· Tone Lee: A combination solution is a lot better. I think that the city should guarantee how much they are going to pay when their medallion is turned over. And you can pay the holders for the rest of their lives. Muni can set up their own medallions to sell or auction, then drivers can bid on their medallions. The city should charge 20%, that way the whole industry will be healthy.
· Rich Hybels: It just blows me away how diabolic this plan is. If you had any idea what it took to get it to this point for these guys.
· Heinicke: how do you feel about transferability?
· Rich Hybels: Only care about people that are too old to drive. They can sell them to someone on the list. You look to us, to generate money for the city.
· Charles Rathbone: Thank you conducting these meetings. I think what works best are plans that have a lot of winners. I’m concerned that this has way too many losers. If the buy sell plan is properly constructed I believe it has a lot of winners. Potentially medallion holders are winners. At the end of the day, I’m not asking you to help me; it’s not about taking care of people in the industry. We as citizens have a fiduciary duty to look after a valuable asset that the city owns. My appeal is to the public members to consider the enormous values. A buy sell system preserves it. There could be 10 millions of dollars going back to the city and preserve the interest of thousands of drivers.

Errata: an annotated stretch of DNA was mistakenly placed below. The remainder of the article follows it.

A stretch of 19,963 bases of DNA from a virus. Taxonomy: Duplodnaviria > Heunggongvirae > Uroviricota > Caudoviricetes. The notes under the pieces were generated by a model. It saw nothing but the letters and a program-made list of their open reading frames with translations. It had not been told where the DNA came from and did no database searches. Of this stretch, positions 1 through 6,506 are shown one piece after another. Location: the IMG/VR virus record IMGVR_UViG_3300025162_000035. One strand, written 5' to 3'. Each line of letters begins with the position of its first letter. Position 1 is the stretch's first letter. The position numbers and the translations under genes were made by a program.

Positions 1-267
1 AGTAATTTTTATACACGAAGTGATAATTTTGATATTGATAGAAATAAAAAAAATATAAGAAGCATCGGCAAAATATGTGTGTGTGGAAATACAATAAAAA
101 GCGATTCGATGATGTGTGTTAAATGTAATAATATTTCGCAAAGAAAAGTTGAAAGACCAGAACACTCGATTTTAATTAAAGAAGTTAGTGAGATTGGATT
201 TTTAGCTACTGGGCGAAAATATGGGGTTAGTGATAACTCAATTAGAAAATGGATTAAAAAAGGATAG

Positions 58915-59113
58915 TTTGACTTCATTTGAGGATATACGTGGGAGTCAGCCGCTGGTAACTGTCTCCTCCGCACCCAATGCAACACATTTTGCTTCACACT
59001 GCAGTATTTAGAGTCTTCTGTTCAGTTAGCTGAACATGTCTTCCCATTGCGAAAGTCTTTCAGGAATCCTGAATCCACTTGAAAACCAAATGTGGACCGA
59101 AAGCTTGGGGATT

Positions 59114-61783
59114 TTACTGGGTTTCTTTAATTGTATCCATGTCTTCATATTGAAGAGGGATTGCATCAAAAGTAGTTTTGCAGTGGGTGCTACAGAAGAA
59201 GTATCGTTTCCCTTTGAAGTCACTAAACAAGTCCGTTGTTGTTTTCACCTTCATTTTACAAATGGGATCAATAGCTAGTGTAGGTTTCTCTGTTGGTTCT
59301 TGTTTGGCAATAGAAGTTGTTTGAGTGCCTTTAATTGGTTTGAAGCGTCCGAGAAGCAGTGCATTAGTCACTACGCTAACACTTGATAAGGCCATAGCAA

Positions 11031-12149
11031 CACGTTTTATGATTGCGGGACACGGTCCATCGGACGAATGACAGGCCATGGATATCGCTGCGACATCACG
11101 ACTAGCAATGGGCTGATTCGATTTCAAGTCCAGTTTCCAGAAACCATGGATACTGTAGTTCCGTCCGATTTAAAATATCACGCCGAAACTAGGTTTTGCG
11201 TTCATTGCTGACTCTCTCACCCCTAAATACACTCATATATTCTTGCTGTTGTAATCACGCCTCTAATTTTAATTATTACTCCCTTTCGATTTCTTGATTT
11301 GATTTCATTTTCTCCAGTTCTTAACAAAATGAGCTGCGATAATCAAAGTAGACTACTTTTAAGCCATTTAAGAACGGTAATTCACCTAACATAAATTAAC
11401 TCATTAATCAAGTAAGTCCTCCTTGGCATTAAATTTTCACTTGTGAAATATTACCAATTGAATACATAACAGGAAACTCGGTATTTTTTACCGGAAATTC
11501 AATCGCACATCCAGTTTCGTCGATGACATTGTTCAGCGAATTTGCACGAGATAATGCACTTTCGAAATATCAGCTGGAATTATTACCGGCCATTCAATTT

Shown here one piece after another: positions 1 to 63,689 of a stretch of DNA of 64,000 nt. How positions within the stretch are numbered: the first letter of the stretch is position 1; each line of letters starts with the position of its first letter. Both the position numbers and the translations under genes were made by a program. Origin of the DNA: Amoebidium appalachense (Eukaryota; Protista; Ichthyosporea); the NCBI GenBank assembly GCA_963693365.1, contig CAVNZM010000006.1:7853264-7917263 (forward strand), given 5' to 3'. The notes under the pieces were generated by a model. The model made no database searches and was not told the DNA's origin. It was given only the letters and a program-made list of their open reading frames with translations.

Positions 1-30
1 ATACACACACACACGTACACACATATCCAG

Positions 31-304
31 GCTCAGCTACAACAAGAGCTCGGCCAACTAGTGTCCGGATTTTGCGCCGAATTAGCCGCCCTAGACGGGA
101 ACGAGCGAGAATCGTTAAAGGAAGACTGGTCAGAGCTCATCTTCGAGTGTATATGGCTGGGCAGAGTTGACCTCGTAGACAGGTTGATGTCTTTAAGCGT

· Thomas George: Let’s address transferability. It does not change anything for the drivers or the public; there is no security in it. We can very soon see a medallion battle blowing up. You ask driver to pay 400k, what type of business position would that bring. It’s totally out of this world. I ask you to never vote for that model it will make things worst. Don’t sell them, it’s a public asset. My amendments look for the drivers and an exit strategy.